But as we said in a previous post, the concern is that Loeffler took a rapid test, known to produce false negatives for those with low levels of the virus -- and the kind that led to a false sense of security within the White House earlier this month. Loeffler doesn’t appear to be engaged in self-isolating, or submitting to additional tests to ensure she is virus-free.

Her chief rival, U.S. Rep. Doug Collins, quarantined for two weeks in March after coming in contact with a guest at the Conservative Political Action Conference who later tested positive for COVID-19. That was before campaign season was in high gear, of course, but it creates a contrast.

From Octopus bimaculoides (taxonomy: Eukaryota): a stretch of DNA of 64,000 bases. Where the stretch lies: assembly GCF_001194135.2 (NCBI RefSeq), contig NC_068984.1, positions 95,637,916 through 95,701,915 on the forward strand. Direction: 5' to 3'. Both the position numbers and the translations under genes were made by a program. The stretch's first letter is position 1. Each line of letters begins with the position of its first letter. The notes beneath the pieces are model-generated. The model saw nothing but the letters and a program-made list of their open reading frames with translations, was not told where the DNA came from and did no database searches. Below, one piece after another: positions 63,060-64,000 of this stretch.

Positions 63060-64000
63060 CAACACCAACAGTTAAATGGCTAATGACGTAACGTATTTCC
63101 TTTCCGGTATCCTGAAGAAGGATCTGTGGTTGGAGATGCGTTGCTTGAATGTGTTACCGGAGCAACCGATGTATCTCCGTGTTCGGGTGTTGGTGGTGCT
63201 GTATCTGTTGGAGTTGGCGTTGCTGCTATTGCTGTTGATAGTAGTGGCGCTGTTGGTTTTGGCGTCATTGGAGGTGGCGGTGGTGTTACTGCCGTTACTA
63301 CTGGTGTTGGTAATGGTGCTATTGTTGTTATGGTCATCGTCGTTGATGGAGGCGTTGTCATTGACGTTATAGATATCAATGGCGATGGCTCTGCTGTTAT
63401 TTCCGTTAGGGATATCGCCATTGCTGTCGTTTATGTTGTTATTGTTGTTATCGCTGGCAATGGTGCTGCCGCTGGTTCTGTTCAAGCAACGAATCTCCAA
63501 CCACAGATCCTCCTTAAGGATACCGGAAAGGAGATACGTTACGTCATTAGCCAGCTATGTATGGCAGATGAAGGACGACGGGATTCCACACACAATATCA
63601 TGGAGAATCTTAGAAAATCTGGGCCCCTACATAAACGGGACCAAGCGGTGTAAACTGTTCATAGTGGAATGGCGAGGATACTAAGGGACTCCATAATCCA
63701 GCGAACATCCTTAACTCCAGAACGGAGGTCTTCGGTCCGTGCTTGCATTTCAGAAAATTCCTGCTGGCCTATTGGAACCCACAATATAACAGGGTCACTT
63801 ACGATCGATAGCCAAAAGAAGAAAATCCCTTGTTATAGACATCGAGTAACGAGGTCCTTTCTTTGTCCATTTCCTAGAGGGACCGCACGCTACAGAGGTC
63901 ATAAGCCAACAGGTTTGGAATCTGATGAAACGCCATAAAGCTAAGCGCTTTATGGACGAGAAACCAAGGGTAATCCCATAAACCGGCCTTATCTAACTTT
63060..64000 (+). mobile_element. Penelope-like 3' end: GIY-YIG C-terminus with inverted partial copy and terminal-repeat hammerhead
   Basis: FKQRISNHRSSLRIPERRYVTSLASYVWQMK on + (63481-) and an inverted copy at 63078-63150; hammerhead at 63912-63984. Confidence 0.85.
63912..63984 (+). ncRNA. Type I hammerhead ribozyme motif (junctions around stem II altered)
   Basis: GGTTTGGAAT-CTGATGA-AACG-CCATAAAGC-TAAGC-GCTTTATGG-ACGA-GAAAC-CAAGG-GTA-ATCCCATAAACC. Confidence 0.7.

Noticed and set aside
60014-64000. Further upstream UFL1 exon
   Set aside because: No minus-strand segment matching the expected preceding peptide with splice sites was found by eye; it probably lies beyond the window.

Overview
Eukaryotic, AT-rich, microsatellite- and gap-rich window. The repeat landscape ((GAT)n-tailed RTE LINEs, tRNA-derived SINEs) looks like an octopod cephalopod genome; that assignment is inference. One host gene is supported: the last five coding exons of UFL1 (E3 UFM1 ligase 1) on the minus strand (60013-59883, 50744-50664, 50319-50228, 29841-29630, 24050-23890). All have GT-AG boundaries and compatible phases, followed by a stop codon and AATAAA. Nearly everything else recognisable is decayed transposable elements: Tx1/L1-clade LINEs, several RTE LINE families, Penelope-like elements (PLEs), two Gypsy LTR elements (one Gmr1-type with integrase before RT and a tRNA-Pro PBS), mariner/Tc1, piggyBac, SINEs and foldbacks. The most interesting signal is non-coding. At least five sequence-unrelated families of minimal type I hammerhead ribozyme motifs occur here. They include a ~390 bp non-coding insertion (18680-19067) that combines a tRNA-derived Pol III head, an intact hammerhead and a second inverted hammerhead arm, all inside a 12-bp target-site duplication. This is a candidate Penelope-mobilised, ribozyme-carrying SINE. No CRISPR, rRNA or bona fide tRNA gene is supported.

Kelly Loeffler’s personal spending on her U.S. race makes her the third-largest self-funder in the country this cycle, behind only billionaires Michael Bloomberg and Tom Steyer, both of whom ran failed campaigns for president. A few paragraphs from this deep dive:

When Kelly Loeffler was appointed to the U.S. Senate in December of 2019, the wealthy financial services executive made it known she was prepared to spend at least $20 million of her own money to win election in 2020.

Ten months later, Loeffler and her husband, Jeff Sprecher, have done that and much more, plowing more than $31 million in loans and contributions into GOP races for the U.S. Senate, U.S. House and White House, including $23 million to Loeffler's campaign so far, all allowed by federal law.